November 11th, 2012
And the plot thickens. On Weibo, Mr Ji alerted me to this article. I’m not sure how to interpret the headline (and let’s face it, it takes years of training, supervision, and practice to become proficient in that darkest of arts that is headlinese), but this is on a website run by”中國防偽碼查詢中心有限公司“, giving an English name of “China anti-counterfeiting code inquiry Centre Limited“, and this line sets a clear enough tone for the article:
Ioland milk powder has been exposed as a fake Western brand, in fact it is exclusively supplied to Chinese babies
At this stage I think ‘fake’ is a touch harsh. If, as this article states and the Ioland website Mr Martinsen found claims, Ioland is made by New Zealand’s Sutton Group, then it is actually ‘Western’ or ‘洋’ in origin, but this article states that Ioland and several other brands of infant formula made for Sutton Group are simply not sold out of China, not even in New Zealand, and are in fact packaged exclusively for sale in China. So, sure, the milk may be ‘Western’, or at least ‘南太平洋’ in origin, and may well have been turned into infant formula in a country generally considered to be ‘Western’, but the brands are ‘fake Western’ in that they are brands sold exclusively in the Chinese market and not available in ‘the West’.
The ‘fake Western’ brands produced by Sutton Group named in the article are: 纽贝贝 (Newbaybay), 奥兰 (Ioland), and 纽贝斯特 (NBST (is that a New Baby Best I see in miniscule print?)), but they come with a 等 – etc – afterwards, so presumably there are others, or at least the reporter or subeditor wants us to think so. Note how they all play up the Made in New Zealand connection? This is not uncommon in the marketing of infant formula in China. Note also that the 纽 in two of those brand names also occurs in the common Hong Kong and Taiwan transliteration of New Zealand that makes an occasional appearance here on the Mainland – 纽西兰/Niǔ Xīlán.
Now, given modern China’s flood of food safety scandals, including fake infant formula of zero nutritional value and adulterated infant formula and the obviously huge investment into children who are often the only ones their parents will be allowed – and increasingly the only grandchildren their grandparents will be allowed – it’s perfectly understandable that Chinese infant formula companies would play up the New Zealand connection when marketing formula they source in New Zealand. It’s also to be expected that companies sourcing their formula right here in China will claim it was made in New Zealand. And it’s a touch ironic that one of the biggest adulterated milk scandals was sparked off by a Fonterra joint venture that turned out to be the worst culprit of all those caught in that scandal, but never mind… But the big questions to ask are, of course:
- Is the formula actually manufactured in New Zealand from New Zealand-sourced milk?
- Does the formula meet New Zealand and Chinese standards?
- Is the formula being exported legally from New Zealand by a registered dairy exporter?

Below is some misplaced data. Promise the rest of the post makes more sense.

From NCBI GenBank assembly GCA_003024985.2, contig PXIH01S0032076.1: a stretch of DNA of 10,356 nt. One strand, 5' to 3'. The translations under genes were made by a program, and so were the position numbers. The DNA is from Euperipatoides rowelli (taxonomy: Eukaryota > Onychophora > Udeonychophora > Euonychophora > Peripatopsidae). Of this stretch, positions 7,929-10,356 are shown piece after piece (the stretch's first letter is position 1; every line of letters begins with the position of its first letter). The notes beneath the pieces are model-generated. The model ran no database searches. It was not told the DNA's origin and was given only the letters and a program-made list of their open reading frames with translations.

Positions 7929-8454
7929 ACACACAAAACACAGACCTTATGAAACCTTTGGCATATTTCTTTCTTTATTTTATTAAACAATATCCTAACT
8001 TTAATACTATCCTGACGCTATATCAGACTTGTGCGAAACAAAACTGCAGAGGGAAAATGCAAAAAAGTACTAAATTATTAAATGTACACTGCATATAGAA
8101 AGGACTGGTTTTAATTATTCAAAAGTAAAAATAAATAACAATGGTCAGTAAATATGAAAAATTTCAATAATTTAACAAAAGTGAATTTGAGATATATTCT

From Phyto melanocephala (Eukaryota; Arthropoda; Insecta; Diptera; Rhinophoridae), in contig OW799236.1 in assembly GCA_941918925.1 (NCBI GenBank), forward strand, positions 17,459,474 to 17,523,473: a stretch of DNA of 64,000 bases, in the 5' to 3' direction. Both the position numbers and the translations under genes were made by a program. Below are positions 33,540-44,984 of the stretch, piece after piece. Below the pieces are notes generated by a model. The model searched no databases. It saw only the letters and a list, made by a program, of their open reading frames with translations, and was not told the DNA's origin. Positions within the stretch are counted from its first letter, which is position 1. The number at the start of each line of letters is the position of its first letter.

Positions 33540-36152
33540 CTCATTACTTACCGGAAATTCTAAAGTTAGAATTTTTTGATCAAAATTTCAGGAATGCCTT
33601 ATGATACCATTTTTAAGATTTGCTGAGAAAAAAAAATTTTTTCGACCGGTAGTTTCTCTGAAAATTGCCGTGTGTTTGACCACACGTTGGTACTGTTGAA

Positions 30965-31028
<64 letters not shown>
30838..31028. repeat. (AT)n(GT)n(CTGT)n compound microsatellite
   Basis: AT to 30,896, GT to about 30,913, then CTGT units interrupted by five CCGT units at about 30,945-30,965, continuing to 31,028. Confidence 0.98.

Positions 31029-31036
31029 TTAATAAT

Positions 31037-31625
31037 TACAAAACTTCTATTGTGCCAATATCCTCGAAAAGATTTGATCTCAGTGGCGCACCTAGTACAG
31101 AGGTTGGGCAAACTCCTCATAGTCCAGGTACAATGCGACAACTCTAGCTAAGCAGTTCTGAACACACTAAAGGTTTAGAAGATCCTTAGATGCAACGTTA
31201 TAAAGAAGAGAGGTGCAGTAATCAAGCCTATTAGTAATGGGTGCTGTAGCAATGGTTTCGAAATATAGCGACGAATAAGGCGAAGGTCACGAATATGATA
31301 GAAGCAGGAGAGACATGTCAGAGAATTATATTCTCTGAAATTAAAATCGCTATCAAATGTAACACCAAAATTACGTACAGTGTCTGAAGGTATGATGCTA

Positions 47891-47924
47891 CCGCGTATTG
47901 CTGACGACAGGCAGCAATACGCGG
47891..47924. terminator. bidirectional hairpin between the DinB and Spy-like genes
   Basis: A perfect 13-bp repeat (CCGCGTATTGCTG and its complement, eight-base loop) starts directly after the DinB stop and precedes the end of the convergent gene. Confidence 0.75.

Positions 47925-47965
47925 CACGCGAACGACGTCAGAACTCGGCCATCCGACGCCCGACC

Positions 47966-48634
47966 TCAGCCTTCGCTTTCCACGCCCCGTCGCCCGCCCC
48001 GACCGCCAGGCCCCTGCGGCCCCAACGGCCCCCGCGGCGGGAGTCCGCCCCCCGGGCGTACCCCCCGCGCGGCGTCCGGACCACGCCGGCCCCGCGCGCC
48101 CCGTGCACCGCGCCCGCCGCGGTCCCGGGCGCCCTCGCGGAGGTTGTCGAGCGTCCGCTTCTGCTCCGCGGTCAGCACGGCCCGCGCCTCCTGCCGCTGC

Trouble is, I see no statement in the article Mr Ji sent me that the reporter checked with Sutton Group that Ioland, Newbaybay, NBST, and the apparent other brands of infant formula are actually manufactured by Sutton Group. It is clear that the original reporter sought information on Sutton Group, but it is not clear whence that information was sought. Sutton Group’s website does include brief introductions in Chinese, but says nothing that I can see of the brands it manufactures for. I did email Sutton Group to ask about their relationship with Ioland, but have yet to receive a reply (and fair enough, it is still the weekend, and I’m not anybody important). If I do receive a reply, I might ask about these other brands, too.
But you know what? If these brands are selling infant formula manufactured in New Zealand, that formula is legally exported (and therefore subject to NZ quality controls) and that formula reaches, or preferably exceeds, the standards mandated by Chinese and New Zealand law and relevant regulations, then I have no problem with them playing up the New Zealand connection in their marketing (so long as they don’t confuse the New Zealand and Australian flags, for crying out loud!). It makes absolutely perfect sense for companies to play up the advantages of their products, so if you’re on the up-and-up, then go for it. But I am concerned about how many eggs New Zealand seems to be putting in the “let’s rely on dairy exports to emerging Asia, especially China, for our economic survival” basket, and how quickly and easily that basket could be snatched up, its eggs thrown on the ground and trambled on, and the basket set on fire if too many less than scrupulous companies start to get too much attention in the media for slapping “made in New Zealand’ labels on product made anywhere but, attracting the ‘fake Western’ brand label, or selling New Zealand product that falls short of the relevant standards.
New Zealand is a tiny economy at the edge of Nowhere, and we really can’t afford to have ourselves shot in both economic feet in our rush to get ahead.